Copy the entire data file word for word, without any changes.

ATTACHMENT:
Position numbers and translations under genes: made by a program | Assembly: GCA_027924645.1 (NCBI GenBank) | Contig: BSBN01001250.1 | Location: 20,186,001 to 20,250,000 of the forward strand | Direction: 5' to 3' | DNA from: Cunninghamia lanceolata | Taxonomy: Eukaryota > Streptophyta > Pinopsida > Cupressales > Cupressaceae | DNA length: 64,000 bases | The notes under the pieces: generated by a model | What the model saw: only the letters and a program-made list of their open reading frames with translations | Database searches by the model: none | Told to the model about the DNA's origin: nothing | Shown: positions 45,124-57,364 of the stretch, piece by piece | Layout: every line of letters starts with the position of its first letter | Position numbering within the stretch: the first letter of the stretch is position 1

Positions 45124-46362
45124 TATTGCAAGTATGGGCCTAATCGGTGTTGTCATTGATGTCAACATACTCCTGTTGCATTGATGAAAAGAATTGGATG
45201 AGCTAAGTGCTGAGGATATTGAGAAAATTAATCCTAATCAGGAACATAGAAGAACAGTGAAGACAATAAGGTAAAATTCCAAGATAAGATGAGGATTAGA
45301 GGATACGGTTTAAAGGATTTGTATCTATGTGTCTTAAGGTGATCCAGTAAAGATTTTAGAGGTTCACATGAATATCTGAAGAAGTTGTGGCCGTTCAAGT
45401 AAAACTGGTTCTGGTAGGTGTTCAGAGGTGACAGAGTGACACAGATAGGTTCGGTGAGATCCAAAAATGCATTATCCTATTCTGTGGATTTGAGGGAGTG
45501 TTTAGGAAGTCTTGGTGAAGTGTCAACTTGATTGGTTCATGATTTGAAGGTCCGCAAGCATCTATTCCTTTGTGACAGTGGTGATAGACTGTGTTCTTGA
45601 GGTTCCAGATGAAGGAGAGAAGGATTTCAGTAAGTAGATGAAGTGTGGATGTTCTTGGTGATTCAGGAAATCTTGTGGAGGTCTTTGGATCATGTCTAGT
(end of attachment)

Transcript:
Position numbers and translations under genes: made by a program | Assembly: GCA_027924645.1 (NCBI GenBank) | Contig: BSBN01001250.1 | Location: 20,186,001 to 20,250,000 of the forward strand | Direction: 5' to 3' | DNA from: Cunninghamia lanceolata | Taxonomy: Eukaryota > Streptophyta > Pinopsida > Cupressales > Cupressaceae | DNA length: 64,000 bases | The notes under the pieces: generated by a model | What the model saw: only the letters and a program-made list of their open reading frames with translations | Database searches by the model: none | Told to the model about the DNA's origin: nothing | Shown: positions 45,124-57,364 of the stretch, piece by piece | Layout: every line of letters starts with the position of its first letter | Position numbering within the stretch: the first letter of the stretch is position 1

Positions 45124-46362
45124 TATTGCAAGTATGGGCCTAATCGGTGTTGTCATTGATGTCAACATACTCCTGTTGCATTGATGAAAAGAATTGGATG
45201 AGCTAAGTGCTGAGGATATTGAGAAAATTAATCCTAATCAGGAACATAGAAGAACAGTGAAGACAATAAGGTAAAATTCCAAGATAAGATGAGGATTAGA
45301 GGATACGGTTTAAAGGATTTGTATCTATGTGTCTTAAGGTGATCCAGTAAAGATTTTAGAGGTTCACATGAATATCTGAAGAAGTTGTGGCCGTTCAAGT
45401 AAAACTGGTTCTGGTAGGTGTTCAGAGGTGACAGAGTGACACAGATAGGTTCGGTGAGATCCAAAAATGCATTATCCTATTCTGTGGATTTGAGGGAGTG
45501 TTTAGGAAGTCTTGGTGAAGTGTCAACTTGATTGGTTCATGATTTGAAGGTCCGCAAGCATCTATTCCTTTGTGACAGTGGTGATAGACTGTGTTCTTGA
45601 GGTTCCAGATGAAGGAGAGAAGGATTTCAGTAAGTAGATGAAGTGTGGATGTTCTTGGTGATTCAGGAAATCTTGTGGAGGTCTTTGGATCATGTCTAGT